Source: Virtual and Augmented Reality in Manufacturing
Australia’s Telstra has been approached by web giants and offered “exclusive deals” to partner on edge services if it restricts its role to that of connectivity provider.
The operator appears to have spurned those offers as it eyes a much bigger role in the market for edge computing, one of the main opportunities associated with the rollout of next-generation 5G mobile networks.
The revelation came at this week’s 5G World event in London and highlights the concern that Internet giants may continue their advance into telco territory with the rollout of 5G networks.
Source: Telstra Already in Edge Battle With Web Giants | Light Reading
Carbon-neutral fuels are crucial for making aviation and maritime transport sustainable. ETH researchers have developed a solar plant to produce synthetic liquid fuels that release as much CO2 during their combustion as previously extracted from the air for their production.
CO2 and water are extracted directly from ambient air and split using solar energy. This process yields syngas, a mixture of hydrogen and carbon monoxide, which is subsequently processed into kerosene, methanol or other hydrocarbons. These drop-in fuels are ready for use in the existing global transport infrastructure.
Aldo Steinfeld, Professor of Renewable Energy Carriers at ETH Zurich, and his research group developed the technology. “This plant proves that carbon-neutral hydrocarbon fuels can be made from sunlight and air under real field conditions,” he explained.
Source: Carbon-Neutral Fuel Made From Sunlight and Air
A team of scientists from DESY and the University of Hamburg has achieved an important milestone in the quest for a new type of compact particle accelerator.
Using ultra-powerful pulses of laser light, they were able to produce particularly high-energy flashes of radiation in the terahertz range having a sharply defined wavelength (color).
Terahertz radiation is to open the way for a new generation of compact particle accelerators that will find room on a lab bench. The team headed by Andreas Maier and Franz Kärtner from the Hamburg Center for Free-Electron Laser Science (CFEL) is presenting its findings in the journal Nature Communications. CFEL is jointly run by DESY, the University of Hamburg and the Max Planck Society.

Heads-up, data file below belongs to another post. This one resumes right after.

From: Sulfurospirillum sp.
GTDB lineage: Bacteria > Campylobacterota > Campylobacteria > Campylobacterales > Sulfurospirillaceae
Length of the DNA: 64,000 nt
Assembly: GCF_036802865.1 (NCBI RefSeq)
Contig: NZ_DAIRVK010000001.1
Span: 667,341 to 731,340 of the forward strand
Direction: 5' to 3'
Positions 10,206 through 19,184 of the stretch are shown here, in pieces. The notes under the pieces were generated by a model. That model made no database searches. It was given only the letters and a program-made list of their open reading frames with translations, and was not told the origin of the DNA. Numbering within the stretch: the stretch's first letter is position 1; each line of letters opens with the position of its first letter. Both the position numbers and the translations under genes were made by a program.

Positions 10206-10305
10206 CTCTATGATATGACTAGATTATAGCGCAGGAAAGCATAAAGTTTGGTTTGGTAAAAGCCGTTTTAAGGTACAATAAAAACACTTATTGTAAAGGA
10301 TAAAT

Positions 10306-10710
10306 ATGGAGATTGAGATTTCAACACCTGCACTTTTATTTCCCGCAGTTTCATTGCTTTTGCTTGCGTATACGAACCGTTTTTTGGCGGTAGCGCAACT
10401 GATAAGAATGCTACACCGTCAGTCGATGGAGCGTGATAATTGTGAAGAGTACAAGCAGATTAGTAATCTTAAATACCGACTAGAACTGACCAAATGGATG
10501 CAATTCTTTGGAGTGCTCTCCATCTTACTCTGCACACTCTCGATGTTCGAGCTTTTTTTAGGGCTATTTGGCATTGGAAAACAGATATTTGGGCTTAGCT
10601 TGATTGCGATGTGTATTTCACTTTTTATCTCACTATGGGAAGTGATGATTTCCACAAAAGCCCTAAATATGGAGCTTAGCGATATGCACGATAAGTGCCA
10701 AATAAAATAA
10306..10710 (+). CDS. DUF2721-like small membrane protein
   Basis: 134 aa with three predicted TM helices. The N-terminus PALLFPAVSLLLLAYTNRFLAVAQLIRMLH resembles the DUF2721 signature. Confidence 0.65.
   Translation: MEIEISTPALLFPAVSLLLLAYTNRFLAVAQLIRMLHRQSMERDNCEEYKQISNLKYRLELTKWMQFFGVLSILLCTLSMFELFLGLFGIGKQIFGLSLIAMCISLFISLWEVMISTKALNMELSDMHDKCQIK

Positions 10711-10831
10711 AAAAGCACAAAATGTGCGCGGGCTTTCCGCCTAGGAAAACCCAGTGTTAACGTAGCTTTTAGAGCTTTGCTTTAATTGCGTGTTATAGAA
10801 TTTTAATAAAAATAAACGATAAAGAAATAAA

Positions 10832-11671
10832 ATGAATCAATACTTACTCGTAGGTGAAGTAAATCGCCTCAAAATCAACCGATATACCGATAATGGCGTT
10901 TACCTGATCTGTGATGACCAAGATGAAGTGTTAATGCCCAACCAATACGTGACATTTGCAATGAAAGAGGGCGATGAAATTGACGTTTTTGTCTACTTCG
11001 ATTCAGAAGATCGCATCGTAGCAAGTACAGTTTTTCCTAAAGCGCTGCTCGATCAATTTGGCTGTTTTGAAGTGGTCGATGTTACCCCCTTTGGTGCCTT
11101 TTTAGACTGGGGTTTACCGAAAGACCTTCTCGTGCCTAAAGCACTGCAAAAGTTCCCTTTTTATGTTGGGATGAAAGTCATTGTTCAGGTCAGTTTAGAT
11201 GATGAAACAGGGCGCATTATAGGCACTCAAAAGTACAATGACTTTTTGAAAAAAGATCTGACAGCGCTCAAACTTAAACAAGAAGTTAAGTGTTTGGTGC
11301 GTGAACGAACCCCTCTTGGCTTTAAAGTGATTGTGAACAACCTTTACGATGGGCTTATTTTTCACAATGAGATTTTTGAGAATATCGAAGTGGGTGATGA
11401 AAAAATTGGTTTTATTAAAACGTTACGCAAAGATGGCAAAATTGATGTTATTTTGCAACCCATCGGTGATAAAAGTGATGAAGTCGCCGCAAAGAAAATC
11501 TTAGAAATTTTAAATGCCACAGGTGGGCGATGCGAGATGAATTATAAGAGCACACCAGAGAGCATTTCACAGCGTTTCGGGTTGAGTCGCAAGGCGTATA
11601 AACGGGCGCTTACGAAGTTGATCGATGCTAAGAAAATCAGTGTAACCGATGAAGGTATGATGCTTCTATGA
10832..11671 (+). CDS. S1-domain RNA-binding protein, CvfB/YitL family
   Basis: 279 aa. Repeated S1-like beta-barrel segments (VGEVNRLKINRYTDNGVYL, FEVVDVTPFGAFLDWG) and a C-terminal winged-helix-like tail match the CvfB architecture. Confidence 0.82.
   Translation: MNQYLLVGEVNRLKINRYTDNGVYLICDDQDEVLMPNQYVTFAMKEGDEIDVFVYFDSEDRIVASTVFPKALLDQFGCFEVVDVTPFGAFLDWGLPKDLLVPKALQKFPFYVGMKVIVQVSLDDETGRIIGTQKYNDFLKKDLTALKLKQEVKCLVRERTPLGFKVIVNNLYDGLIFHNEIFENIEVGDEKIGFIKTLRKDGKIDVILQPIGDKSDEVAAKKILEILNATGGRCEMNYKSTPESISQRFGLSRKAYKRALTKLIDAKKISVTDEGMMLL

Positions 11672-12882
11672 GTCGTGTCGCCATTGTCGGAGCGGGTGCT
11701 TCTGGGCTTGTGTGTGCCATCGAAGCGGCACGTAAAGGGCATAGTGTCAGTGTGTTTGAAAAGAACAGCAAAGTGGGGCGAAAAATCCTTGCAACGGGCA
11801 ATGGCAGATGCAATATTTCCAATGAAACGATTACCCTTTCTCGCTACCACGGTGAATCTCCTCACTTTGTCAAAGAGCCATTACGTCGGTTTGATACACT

The terahertz range of electromagnetic radiation lies between the infrared and microwave frequencies.
Source: Laser Trick Produces High-Energy Terahertz Pulses
Building off previous robotic advancements, a team of researchers has found a way to program robots to better predict a person’s movement trajectory, enabling the integration of robots and humans in manufacturing.
Scientists from the Massachusetts Institute of Technology (MIT) have created an algorithm that accurately aligns partial trajectories in real-time, giving robots the ability to anticipate human motion.
In 2018, the researchers, in a partnership with BMW, began integrating robots with a mock factory assembly line. The robots were programmed to shortly stop when crossing paths with a human, but ultimately behaved overly cautious, freezing well before a human even crossed its path.
Source: New Algorithm Helps Robots and Humans Work in the Same Space
Addressable advertising is already proving out on OTT platforms as a means for targeting deeper audience segments while driving and measuring actual business results. It’s been a little slower to catch on in linear television.
Jason Bolles, senior vice president of advanced advertising at Nielsen, said during a Wednesday panel discussion that it would be great if in two years the addressable ecosystem had been fully enabled and that the industry was gauging the impact. There’s still work to do to get to that point.
Source: Deeper Dive—Takeaways from the TV of Tomorrow Show | FierceVideo